Neil Harrison CoxBMJ 2010; 340 doi: https://doi.org/10.1136/bmj.c2891 (Published 03 June 2010) Cite this as: BMJ 2010;340:c2891
- Colin Munro
Neil Cox was a precocious student at Leeds Grammar School, taking A levels two years early. He went on to qualify in medicine at Liverpool University, having taken 1st class honours for his BSc in cell biology. From boyhood he was also an avid collector of stamps, for example, and of fossils or small animal bones and skulls. With the training in visual skills these hobbies encouraged, it is perhaps not surprising that, among all of the medical specialties, he was drawn to dermatology. In this field his acute eye and prodigious memory made him one of the most outstanding clinical dermatologists of his time.
Neil trained in dermatology in Liverpool, Glasgow, and Newcastle. Even as a junior registrar, his diagnostic expertise exceeded that of some of his supervising consultants, who having presented him with an unusual case on one day, would find a fully referenced case report on their desk the following morning. In the Newcastle department under Sam Shuster, rigorous measurement of skin physiology was prized over taxonomic niceties. Nonetheless, Neil impressed by his ability not only to recognise a rare entity at the weekly clinical meeting but to reach for the exact volume of the journal in which it was previously described.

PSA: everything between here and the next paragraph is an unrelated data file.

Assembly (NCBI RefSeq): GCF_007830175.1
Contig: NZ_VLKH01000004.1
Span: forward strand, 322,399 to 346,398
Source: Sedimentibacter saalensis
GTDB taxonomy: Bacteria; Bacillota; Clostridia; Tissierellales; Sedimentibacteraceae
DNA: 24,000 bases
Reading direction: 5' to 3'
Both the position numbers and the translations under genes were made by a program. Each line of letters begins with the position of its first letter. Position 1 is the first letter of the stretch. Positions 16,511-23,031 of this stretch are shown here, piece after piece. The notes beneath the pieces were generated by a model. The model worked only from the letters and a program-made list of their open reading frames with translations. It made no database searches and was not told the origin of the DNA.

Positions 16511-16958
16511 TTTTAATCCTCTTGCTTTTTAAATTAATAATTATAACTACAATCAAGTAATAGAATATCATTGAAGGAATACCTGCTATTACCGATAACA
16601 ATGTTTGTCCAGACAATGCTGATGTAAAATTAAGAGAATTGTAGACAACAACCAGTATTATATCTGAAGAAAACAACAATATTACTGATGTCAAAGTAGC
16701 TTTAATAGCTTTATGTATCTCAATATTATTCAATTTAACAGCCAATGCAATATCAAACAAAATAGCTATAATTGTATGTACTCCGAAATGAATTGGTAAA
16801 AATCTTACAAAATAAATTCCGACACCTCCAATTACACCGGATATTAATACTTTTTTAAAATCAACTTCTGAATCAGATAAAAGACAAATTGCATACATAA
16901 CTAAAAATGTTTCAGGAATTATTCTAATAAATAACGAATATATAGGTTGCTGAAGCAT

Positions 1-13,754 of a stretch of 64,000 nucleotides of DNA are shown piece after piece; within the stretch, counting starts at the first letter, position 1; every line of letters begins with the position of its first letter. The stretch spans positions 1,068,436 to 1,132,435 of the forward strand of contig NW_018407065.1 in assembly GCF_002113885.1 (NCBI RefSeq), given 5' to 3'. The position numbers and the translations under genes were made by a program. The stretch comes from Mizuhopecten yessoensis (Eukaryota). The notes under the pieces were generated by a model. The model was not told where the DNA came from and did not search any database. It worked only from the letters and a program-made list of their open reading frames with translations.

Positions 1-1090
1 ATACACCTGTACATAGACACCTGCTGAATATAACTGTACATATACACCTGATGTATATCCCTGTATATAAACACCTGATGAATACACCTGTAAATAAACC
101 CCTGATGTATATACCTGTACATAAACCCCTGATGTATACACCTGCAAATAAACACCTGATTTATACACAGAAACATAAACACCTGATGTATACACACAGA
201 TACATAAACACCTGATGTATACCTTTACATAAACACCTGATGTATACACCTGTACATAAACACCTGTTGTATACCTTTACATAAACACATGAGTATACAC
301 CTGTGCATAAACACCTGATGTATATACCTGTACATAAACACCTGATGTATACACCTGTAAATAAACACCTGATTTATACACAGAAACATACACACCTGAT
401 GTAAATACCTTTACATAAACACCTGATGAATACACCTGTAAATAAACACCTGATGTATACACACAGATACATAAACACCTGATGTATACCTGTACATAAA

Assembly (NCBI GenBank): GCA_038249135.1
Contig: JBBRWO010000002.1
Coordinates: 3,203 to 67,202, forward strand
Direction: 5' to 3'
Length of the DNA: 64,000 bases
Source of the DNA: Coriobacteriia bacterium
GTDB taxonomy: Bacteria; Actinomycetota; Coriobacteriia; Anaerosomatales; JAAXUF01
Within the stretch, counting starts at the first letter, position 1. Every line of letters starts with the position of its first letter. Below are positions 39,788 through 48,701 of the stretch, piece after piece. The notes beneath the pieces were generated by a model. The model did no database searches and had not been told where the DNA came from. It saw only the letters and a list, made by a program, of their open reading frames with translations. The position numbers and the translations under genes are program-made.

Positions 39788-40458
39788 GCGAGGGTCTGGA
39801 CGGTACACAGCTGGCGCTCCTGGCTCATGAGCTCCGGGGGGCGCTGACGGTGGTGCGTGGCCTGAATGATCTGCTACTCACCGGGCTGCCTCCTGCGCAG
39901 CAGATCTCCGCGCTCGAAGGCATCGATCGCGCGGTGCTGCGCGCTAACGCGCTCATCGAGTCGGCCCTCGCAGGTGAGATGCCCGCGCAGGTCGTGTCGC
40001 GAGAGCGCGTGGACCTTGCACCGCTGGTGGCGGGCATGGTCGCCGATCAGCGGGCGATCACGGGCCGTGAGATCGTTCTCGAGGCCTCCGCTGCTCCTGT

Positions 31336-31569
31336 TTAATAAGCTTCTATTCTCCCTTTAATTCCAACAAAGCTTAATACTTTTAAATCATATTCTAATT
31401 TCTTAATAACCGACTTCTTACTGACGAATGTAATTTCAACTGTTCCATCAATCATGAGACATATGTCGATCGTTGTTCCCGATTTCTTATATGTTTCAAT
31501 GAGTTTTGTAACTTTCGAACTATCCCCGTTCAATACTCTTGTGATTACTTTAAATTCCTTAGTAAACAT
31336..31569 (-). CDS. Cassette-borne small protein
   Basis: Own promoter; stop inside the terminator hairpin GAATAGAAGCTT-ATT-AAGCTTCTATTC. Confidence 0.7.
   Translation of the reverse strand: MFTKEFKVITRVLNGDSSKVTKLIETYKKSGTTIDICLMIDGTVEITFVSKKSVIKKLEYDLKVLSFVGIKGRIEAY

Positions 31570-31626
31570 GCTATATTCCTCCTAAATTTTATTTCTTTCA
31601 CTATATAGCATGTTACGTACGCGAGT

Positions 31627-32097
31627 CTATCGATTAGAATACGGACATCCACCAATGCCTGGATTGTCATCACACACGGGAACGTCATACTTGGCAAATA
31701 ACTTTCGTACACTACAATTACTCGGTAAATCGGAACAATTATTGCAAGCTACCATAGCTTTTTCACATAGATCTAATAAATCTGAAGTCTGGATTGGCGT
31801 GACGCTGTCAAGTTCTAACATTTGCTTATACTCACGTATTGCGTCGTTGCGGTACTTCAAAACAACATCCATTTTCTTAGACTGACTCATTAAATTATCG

He used to worry that his inability to resist an informative case report had diverted him from pursuing a narrower programme …